For example, a widely circulated meme associated with the trafficking hashtags asserts that 800,000 children in the U.S. disappear each year.
The figure appears to trace back to a 2002 Department of Justice study that looked at missing children reports from 1999. Of the nearly 800,000 reported to law enforcement as missing, about 115 were estimated to be victims of stereotypical kidnapping by a stranger or slight acquaintance. The vast majority of incidents were considered to be runaways or kids who went missing for “benign” reasons, such as miscommunication with their caretakers.
Updated figures show 421,394 missing-child incidents were reported to the FBI in 2019. A child who runs away multiple times would be counted separately for each incident, according to the National Center for Mission and Exploited Children, the national clearinghouse for missing children. About 91% are estimated to be runaways.
Most missing children are recovered quickly, according to NCMEC.
Of the nearly 26,300 runaways reported to NCMEC last year, 1 in 6 were likely victims of sex trafficking, the nonprofit estimates.
Many online rumors and memes have pushed a kidnapped-into-sex slavery narrative, but the picture does not match up with general reality in the U.S., according to Polaris Project, a nonprofit that runs the National Human Trafficking Hotline.
“Awareness based on wrong premises could lead to a general misunderstanding of what human trafficking actually is, and that means less help for victims or potential victims who need it,” said Rafael Flores, a spokesman for Polaris.
The kidnapping fear has been furthered by a recent meme that alleges traffickers were targeting child victims by tagging cars. The viral photo shows the markings “1f1b,” which the poster assumes to mean “one female” and “one boy” or “one baby.” Online fact-checker Snopes has debunked the theory.
Polaris has felt the direct impact of such conspiracy theories. Callers have inundated the hotline with reports that mimic information circulating online, including a recent one that falsely alleged that online retailer Wayfair was trafficking children. The call volume has at times overwhelmed the hotline’s services meant for victims and survivors, Flores said.
Operation Underground Railroad, a global nonprofit started by a former federal agent, urged those who are concerned about the issue to “understand what is happening through the lens of accurate information.”
“Unfortunately, in some instances, the effort to knock out child exploitation and human trafficking is being harmed by individuals and a number of conspiracy theory groups who have chosen to latch onto child exploitation and human trafficking as a vehicle to deceptively bolster their causes,” the group said on its website. “This is not welcomed, nor should it be supported.”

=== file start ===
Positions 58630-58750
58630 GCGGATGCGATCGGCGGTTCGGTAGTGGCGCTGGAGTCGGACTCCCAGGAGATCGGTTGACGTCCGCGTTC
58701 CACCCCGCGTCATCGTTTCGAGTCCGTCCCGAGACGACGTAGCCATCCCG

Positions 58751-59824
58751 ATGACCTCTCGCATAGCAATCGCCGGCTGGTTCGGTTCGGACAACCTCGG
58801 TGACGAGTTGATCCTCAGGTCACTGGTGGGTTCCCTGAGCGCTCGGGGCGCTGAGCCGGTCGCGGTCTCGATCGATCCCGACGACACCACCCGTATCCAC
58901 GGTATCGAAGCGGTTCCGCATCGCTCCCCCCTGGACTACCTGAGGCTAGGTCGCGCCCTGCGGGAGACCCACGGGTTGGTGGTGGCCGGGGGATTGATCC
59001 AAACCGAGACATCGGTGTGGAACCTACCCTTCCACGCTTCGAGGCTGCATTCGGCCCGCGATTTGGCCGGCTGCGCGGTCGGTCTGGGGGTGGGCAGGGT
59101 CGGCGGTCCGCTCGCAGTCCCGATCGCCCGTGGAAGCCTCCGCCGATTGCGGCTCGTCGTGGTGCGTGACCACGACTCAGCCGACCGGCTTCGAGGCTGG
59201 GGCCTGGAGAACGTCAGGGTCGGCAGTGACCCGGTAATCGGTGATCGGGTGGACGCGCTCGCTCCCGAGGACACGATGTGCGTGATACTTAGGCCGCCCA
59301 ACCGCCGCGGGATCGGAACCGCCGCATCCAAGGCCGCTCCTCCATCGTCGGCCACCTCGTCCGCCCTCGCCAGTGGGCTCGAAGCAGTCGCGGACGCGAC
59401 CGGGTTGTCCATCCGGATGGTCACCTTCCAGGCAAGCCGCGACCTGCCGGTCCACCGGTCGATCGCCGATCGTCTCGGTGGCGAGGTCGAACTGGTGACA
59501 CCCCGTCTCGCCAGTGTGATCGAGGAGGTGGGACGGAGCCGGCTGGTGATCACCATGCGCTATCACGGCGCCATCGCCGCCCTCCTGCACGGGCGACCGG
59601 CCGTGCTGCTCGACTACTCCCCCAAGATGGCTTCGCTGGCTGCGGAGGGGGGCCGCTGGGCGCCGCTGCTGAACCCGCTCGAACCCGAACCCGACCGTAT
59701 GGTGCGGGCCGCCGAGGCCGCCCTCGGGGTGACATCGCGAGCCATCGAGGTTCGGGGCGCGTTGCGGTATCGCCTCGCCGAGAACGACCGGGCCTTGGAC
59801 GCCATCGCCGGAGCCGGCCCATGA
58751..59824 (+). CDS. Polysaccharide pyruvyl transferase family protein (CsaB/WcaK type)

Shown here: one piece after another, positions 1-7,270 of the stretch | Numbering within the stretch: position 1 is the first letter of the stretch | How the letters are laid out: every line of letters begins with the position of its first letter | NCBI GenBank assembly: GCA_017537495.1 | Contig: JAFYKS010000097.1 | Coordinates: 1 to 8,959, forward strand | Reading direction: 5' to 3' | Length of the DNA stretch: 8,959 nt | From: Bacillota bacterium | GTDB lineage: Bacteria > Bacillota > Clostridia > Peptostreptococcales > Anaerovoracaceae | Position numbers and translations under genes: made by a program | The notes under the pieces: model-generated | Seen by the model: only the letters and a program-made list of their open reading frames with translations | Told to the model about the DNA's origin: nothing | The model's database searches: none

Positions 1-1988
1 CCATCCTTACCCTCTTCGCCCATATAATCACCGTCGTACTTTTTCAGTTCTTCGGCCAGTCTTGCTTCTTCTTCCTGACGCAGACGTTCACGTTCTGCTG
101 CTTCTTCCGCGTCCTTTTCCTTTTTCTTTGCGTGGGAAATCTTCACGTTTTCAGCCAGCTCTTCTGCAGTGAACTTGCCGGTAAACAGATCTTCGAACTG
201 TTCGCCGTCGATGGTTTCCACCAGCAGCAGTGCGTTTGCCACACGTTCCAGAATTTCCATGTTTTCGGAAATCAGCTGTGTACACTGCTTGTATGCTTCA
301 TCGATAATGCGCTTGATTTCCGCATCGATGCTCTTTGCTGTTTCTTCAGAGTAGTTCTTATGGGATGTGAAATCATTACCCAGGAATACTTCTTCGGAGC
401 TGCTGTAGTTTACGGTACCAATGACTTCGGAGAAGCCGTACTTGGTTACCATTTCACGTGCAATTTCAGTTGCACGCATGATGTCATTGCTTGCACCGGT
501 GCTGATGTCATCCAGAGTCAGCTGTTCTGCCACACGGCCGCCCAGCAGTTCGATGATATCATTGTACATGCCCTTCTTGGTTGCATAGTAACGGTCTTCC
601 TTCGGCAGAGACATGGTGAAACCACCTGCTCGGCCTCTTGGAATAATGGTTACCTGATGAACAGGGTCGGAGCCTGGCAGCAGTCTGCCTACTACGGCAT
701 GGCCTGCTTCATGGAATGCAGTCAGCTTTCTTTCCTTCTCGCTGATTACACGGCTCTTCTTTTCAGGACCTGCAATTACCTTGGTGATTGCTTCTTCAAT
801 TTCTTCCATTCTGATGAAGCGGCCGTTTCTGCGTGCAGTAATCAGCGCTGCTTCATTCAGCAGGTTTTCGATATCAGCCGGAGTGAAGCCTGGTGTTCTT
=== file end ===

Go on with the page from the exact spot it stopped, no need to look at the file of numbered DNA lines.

In reality, juveniles in the U.S. who are trafficked are most often exploited by someone they know and trust.
“Most traffickers take time to build relationships and influence within the lives of those they intend to exploit,” said Stacey Williams, the director of human trafficking prevention programs at PCI. The international humanitarian organization, based in San Diego, belongs to the San Diego Trafficking Prevention Collective and has rolled out programs in local schools to address root causes of trafficking.
For teen victims — the average entry age of victims in San Diego County is 16 years old — those relationships often start as perceived romances. Traffickers later employ tactics of fear, force and coercion to push victims into being sold for sex. While there is no specific profile of a victim, those who are fleeing abusive homes, homeless or in the foster system can be more vulnerable to exploitation, according to research.
A study by Gates and co-authored by Ami Carpenter at the University of San Diego estimates an average of 5,000 people, mostly women and youth, are victimized in the county each year.
Recruitment can happen anywhere — in schools, malls, trolley stops, within friend groups — but has increasingly moved online, even more so with the coronavirus pandemic.
Street gangs are heavily involved in the county’s sex trafficking industry, which brings in an estimated $810 million annually, according to the 2013 analysis.
The anti-trafficking movement has benefitted greatly from bipartisanship over the years — from legislation to funding to enforcement priorities to research. But movements like QAnon threaten to unravel the history of cooperation, Gates said.
“This group is radically politicizing human trafficking in a way that would demolish the levels of collaboration that we’ve been able to painstakingly construct across the aisle.”
©2020 The San Diego Union-Tribune